I've said this before – but before I became a mother myself, I had ideas in place about breastfeeding — it was always in my plan, but I had this idea that I'd do it for a year, and then quit; because anything after that – anything that veered into the too-old bracket – was just creepy. I thought that if a child was old enough to ask for it, that they were certainly too old for it altogether.
What I didn't realize, though, was that the moment they become old enough to ask for it is, in fact, the precise moment in which the entire process becomes infinitely more easy and natural. The guessing games end, and the road travelled hand in hand begins.
From her very first moments earthside, this girl of mine was a boob girl. She latched to my right breast immediately, and stayed there for 45 minutes while a team of doctors stitched my third-degree tear back together. From that day onward, she and I were a team. I'd heard stories of women who'd introduced a bottle too early and who'd inadvertently ushered in nipple confusion, and I was wary of the same thing happening to us; so my husband and I were sure to wait as long as we could. We tried sticking a bottle in her mouth at 10 weeks; and she made it abundantly clear that oh, hell no; no way on earth was this going to be a thing. Why were we shoving this plastic nipple in her mouth when she was clearly starving?? Where's her mama's milk already?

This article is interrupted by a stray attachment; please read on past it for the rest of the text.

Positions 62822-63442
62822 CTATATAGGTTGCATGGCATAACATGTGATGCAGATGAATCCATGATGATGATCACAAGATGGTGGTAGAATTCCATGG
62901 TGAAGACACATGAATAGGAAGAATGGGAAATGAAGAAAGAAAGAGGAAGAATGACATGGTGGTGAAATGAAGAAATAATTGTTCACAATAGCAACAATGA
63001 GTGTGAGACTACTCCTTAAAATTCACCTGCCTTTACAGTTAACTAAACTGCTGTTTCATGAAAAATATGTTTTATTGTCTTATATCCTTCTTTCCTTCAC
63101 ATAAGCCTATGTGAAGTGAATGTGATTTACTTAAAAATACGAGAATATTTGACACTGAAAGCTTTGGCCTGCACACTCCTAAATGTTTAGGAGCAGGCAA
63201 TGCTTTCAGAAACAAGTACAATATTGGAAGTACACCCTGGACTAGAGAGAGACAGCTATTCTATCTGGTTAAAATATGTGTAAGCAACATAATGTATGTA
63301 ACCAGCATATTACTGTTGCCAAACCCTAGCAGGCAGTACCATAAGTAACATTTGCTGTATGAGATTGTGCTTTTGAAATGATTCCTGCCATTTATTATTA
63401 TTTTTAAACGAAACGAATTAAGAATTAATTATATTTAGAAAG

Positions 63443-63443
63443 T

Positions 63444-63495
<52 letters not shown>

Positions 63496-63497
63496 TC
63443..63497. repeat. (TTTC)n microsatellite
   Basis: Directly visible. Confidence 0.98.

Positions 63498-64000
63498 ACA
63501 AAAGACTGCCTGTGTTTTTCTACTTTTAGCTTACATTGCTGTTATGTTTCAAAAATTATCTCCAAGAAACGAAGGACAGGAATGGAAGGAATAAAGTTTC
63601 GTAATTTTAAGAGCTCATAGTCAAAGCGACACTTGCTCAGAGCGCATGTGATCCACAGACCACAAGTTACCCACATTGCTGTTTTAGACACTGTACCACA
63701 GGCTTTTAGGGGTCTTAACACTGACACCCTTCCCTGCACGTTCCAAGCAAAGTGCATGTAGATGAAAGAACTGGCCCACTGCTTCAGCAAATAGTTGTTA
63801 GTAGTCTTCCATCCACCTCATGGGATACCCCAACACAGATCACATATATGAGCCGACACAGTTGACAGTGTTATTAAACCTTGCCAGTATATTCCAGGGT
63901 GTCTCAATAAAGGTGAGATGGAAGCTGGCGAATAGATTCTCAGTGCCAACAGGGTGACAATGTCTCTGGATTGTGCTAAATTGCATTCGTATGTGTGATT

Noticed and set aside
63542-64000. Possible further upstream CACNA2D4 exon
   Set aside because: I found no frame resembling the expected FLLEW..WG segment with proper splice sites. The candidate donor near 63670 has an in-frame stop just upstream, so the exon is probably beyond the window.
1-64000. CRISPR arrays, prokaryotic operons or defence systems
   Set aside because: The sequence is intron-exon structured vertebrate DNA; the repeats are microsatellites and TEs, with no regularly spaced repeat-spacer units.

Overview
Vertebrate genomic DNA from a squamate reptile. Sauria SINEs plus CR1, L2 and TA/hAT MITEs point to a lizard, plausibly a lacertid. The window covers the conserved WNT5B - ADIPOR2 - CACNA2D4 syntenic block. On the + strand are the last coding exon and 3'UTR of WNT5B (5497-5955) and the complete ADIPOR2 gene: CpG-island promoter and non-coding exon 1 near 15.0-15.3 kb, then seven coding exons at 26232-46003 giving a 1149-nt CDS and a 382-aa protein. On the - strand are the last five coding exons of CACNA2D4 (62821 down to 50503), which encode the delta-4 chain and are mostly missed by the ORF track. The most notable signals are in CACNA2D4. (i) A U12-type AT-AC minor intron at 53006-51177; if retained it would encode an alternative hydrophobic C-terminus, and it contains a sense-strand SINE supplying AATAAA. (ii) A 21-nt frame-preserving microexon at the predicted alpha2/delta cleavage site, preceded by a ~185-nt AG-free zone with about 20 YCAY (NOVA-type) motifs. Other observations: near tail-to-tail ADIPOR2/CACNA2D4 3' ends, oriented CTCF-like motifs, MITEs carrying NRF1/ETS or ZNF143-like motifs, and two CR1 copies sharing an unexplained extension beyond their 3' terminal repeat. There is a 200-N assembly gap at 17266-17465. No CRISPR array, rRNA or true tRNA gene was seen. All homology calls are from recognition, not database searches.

She wailed; we wept.
I was exhausted. I needed a break. I was all touched out from having signed that lease on my body; it wasn't mine at all anymore and I desperately needed some modicum of my autonomy back. The days were long, and the nights were longer; I was a human pacifier. My touch, my skin and my milk were all she needed in order to get by.
She fed; I complied.
A year of our lives went by, and I couldn't believe I'd ever thought I'd put an end to any of this so soon; we were only just getting started! Look how little and sweet she is, I thought! We needed each other. Pure chaos could swallow us whole — but the minute she latched on to me, we found solace. It was rest, it was peace, and it was a coming together that was integral to our relationship.
She never did take a bottle.
She's four years old now. We're tethered to one another; we always will be. We'll go months without any of this and I'll be sure beyond shadow of a doubt that she's done, until it happens again. I'm not sure when she'll give up nursing for good; and anytime she feels is right is okay by me. But until then, I'll gather this girl up in my arms and give her all the love I've got. She is my only; she is my walking miracle and my heart on two feet.
Here is where we find and gather ourselves — to connect and recharge, to love and be loved — for as long as we need. Here between us is eternal hearth and home.